Ways to Increase Your FICO Score for Home Buying
Most people assume that the home buying process starts with getting pre-approved by a lender or with choosing a real estate agent. In reality, the home buying process begins with your finances. Without an acceptable credit score, purchasing a house is more difficult and, you could find yourself renting longer than you expected in Santa Barbara until your FICO score is acceptable.
The Fair Isaac Company bases your FICO score on the summary of your total credit history. The score ranges from 300 to 850, with most people traditionally having a score of 600. Even though more people these days are experiencing job loss and delinquent credit cards, FICO scores aren't necessarily adjusted "on a curve." A low score is a low score and that often means you can't get credit. Some of the pieces in determining your FICO score are:
- Credit Inquiries — Do you have too many open accounts?
- Types of Credit — Do you have a healthy mix of loans and credit cards?
- Payment History — How many late payments have you made?
- Credit to Debt Ratio — How much do you owe versus your available credit?
Lenders want to be positive that giving you a loan isn't a risk for them. Your credit score gives lenders a view of what type of borrower you'd be based solely on your credit history. You'll need a score of at least 740 to get a acceptable interest rate. You'll still get approved for a mortgage loan with a lower score, but the interest accumulated over time could be more than double the amount of someone having a near perfect credit score.
Staying on top of your FICO score is the first step in buying a home. Contact us and we can help you get on the right track to the home of your dreams.
How do you get a better score? Building your FICO score takes time. It can be hard to make a large-scale change in your number with small changes, but your score can improve in a few years by keeping tabs your credit report and by wisely using credit. The best way to do this is to know your FICO score. Here are some ways you can improve your credit score:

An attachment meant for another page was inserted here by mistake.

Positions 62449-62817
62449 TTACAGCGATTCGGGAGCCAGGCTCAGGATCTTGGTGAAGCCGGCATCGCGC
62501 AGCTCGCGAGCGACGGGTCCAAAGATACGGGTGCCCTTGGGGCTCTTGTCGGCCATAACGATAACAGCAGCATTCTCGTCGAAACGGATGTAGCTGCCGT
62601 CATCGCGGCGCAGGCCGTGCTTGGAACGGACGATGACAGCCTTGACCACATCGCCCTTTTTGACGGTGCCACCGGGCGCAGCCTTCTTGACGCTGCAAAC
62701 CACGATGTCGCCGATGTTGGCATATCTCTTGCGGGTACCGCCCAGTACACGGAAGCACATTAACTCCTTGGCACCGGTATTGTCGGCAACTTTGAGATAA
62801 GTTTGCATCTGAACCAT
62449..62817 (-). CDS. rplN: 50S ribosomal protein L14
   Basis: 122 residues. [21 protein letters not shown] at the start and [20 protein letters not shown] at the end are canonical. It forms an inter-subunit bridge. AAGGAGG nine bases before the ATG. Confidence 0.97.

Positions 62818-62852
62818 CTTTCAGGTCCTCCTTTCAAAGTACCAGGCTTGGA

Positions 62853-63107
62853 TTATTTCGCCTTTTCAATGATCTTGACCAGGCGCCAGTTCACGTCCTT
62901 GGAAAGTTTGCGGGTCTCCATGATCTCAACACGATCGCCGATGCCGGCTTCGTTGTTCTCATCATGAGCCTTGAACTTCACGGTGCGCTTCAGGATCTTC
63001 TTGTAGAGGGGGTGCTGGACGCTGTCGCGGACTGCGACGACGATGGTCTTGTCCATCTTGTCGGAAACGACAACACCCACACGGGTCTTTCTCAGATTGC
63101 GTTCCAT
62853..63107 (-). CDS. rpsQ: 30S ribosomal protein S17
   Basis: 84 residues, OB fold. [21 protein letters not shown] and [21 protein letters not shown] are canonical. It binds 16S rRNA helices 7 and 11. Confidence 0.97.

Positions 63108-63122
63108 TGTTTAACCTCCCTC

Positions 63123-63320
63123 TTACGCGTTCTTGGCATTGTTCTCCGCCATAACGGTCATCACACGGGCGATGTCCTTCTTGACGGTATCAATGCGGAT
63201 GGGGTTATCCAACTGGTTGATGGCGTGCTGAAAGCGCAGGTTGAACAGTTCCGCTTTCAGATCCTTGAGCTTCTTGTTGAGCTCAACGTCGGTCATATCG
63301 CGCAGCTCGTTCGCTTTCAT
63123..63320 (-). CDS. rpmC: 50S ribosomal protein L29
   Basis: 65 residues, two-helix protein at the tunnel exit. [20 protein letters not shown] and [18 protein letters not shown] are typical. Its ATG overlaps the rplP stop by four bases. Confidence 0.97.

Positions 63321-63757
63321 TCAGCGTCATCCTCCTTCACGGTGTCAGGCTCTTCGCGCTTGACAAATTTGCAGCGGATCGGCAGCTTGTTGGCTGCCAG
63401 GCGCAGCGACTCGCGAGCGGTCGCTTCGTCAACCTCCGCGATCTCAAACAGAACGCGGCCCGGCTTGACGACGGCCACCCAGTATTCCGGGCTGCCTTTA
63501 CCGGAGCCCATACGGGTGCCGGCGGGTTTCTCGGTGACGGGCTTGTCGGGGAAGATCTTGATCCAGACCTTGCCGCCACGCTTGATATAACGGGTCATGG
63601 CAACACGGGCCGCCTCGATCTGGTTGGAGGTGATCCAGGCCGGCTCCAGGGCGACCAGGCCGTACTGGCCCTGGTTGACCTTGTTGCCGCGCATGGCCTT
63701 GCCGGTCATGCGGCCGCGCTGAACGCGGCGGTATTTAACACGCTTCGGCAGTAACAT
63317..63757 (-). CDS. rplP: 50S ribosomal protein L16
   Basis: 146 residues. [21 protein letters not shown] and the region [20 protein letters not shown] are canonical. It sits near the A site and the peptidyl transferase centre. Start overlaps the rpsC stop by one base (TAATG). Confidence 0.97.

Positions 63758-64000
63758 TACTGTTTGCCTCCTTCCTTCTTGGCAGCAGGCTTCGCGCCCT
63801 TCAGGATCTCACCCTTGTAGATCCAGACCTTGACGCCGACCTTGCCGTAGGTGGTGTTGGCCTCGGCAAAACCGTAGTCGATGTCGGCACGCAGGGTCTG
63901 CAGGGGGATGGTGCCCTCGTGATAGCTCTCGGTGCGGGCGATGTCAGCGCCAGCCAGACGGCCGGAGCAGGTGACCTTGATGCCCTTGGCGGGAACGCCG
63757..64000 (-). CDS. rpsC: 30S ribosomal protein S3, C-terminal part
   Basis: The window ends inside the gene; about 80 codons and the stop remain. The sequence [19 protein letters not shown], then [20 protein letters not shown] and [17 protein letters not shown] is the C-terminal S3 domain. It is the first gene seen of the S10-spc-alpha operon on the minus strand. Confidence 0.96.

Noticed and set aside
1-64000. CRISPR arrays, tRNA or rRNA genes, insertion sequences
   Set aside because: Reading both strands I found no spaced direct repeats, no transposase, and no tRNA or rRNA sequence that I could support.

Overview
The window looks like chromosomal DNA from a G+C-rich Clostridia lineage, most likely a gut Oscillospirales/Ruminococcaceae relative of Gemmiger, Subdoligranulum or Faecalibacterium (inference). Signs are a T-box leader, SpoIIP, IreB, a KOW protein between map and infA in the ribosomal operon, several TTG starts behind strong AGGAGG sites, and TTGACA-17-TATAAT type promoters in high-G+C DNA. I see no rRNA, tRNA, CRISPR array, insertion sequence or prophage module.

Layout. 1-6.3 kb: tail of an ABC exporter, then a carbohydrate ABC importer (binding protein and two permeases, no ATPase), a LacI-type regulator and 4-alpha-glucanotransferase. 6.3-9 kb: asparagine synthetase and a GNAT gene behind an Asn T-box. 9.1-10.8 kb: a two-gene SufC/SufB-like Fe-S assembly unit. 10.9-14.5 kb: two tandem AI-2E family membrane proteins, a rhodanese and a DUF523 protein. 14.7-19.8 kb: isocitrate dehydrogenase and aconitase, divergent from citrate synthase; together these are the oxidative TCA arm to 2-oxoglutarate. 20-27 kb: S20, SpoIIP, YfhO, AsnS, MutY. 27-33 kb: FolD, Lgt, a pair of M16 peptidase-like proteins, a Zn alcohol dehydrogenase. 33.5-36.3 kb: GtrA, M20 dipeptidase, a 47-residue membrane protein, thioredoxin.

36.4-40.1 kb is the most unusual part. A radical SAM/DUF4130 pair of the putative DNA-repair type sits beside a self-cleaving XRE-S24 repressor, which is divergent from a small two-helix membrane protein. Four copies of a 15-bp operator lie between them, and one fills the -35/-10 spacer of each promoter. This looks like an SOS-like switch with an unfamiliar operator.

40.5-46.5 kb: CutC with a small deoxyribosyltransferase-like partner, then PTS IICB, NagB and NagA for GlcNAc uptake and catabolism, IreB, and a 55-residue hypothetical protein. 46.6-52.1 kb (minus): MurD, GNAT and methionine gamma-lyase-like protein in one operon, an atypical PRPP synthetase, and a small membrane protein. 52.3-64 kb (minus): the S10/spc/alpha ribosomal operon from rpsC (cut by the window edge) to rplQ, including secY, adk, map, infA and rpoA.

- Spread your debt around. At first, this doesn't sound like a good idea. But, you steer clear of having one card that is at the maximum and have your remaining cards at a zero balance. It's better to have each of your cards at an even balance than to have the bulk of your debt transferred to a single card.
- Retail cards and service station cards. For those who have non-existent credit or below average credit, department store credit cards and gas credit cards are ways to start your credit history, increase your credit limits and keep up your payments, which will raise your FICO score. You should always beware of maintaining a high balance for too long because these types of cards traditionally have a surprising interest rate.
- Keep your cards in rotation. Whether you have older cards, or are just getting started with credit, be sure to use your cards to make sure your accounts maintain an active status. But, pay them off in no more than two or three payments.
- Stay on top of payments. How often you're late with payments greatly affects your credit score. It's where people who have recently been unemployed see the biggest dip in their credit score. Yes, it takes longer to build up your credit this way, but it's the most reliable way to show that you're able to make payments to a lender.
- Ensure that your credit history is correct. If you discover incorrect items on your credit report, contact the bureau requesting that the item be removed. If you have a common name or the same name as a family member, you'll want to give extra care to make sure the activity reported is correct.
Knowing the methods you can use to raise your FICO score, you can move toward becoming a homeowner. Keep in mind that when it's time to apply for a loan to purchase a home, you'll want to keep your credit inquiries within a two-week window to avoid damaging your credit score. With the help of Goodwin & Thyne Properties, shopping for a mortgage is sure to go more smoothly so you, too, can achieve home ownership.
Get more information by visiting myFICO.com, Fair Isaac's informational site and review your credit history for free at annualcreditreport.com. And, for a small payment, you can get your FICO score from each bureau on their websites: equifax.com, experian.com and transunion.com.